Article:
That which seeks a way out

 

“That which this anguished soul feels most deeply,” says St. John of the Cross, “is the conviction that God has abandoned it, of which it has no doubt; that He has cast it away into darkness as an abominable thing . . . the shadow of death and the pains and torments of hell are most acutely felt, and this comes from the sense of being abandoned by God, being chastised and cast out by His wrath and heavy displeasure. All this and even more the soul feels now, for a terrible apprehension has come upon it that thus it will be with it for ever.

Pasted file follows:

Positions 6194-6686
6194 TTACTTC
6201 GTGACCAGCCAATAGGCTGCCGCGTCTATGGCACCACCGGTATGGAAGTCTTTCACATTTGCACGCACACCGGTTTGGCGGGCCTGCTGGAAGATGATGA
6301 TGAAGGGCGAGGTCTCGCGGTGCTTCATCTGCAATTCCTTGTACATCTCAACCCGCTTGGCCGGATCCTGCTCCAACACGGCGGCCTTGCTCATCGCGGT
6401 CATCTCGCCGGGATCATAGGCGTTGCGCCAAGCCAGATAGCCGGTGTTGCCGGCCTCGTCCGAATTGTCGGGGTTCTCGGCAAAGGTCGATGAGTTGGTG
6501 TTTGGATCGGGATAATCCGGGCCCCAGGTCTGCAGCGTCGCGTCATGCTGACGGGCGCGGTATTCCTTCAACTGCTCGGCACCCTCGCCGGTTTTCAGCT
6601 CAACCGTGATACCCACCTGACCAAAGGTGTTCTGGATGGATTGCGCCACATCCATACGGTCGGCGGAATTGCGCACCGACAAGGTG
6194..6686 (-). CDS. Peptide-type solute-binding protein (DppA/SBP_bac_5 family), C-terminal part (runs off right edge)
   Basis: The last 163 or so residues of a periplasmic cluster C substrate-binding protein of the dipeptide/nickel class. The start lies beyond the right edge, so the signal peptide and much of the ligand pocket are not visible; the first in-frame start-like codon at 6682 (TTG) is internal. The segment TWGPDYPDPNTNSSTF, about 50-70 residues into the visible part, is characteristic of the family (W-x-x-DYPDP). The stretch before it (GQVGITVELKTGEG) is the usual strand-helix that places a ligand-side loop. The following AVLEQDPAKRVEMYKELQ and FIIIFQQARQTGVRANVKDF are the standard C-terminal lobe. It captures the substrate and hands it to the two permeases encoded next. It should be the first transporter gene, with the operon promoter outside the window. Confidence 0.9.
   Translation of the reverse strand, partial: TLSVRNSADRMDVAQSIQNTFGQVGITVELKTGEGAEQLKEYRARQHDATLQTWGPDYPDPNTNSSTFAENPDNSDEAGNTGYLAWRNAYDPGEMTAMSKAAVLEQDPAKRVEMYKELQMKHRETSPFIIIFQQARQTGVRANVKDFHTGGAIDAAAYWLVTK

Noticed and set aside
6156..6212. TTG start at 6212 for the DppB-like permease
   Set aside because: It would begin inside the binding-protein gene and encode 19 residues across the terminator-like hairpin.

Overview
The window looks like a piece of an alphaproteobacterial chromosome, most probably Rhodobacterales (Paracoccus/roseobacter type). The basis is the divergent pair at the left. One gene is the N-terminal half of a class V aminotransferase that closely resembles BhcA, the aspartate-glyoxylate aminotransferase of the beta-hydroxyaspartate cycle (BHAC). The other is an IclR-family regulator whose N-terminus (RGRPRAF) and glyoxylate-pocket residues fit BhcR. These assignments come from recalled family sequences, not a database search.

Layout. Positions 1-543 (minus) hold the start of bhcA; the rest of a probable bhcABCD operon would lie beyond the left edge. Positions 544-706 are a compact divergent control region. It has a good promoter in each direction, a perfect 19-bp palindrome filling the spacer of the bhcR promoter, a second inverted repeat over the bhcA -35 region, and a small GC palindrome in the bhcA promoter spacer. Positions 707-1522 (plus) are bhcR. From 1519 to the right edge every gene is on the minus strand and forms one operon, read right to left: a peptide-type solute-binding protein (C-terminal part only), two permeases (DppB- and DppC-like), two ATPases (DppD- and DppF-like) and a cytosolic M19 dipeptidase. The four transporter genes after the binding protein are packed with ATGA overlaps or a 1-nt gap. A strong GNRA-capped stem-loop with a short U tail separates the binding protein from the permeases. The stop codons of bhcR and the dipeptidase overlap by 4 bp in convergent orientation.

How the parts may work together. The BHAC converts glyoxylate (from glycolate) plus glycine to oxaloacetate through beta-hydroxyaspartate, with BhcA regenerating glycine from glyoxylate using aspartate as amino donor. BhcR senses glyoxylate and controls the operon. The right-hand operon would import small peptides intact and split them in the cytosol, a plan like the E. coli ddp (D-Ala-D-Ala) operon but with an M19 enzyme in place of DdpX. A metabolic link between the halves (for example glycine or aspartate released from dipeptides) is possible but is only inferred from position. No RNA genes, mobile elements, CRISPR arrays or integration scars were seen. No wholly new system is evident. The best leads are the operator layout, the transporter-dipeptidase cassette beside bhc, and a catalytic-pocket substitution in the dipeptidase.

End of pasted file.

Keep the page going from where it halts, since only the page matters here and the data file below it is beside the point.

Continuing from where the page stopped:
– Evelyn Underhill, from the Dark Night chapter in Mysticism.

During the darkest times of the dark night, it seems it will be this way forever. And that’s no mistake since the part of us that seeks a way out has to go.

When there is apparently no way out, there is an invitation here. An invitation to identify and investigate the beliefs behind seeking a way out. An invitation for identifications with that impulse to wear off. An invitation for non-seeking mind to notice itself.

Is it true it’s not OK as it is? Is it true it needs to change? 

 

 

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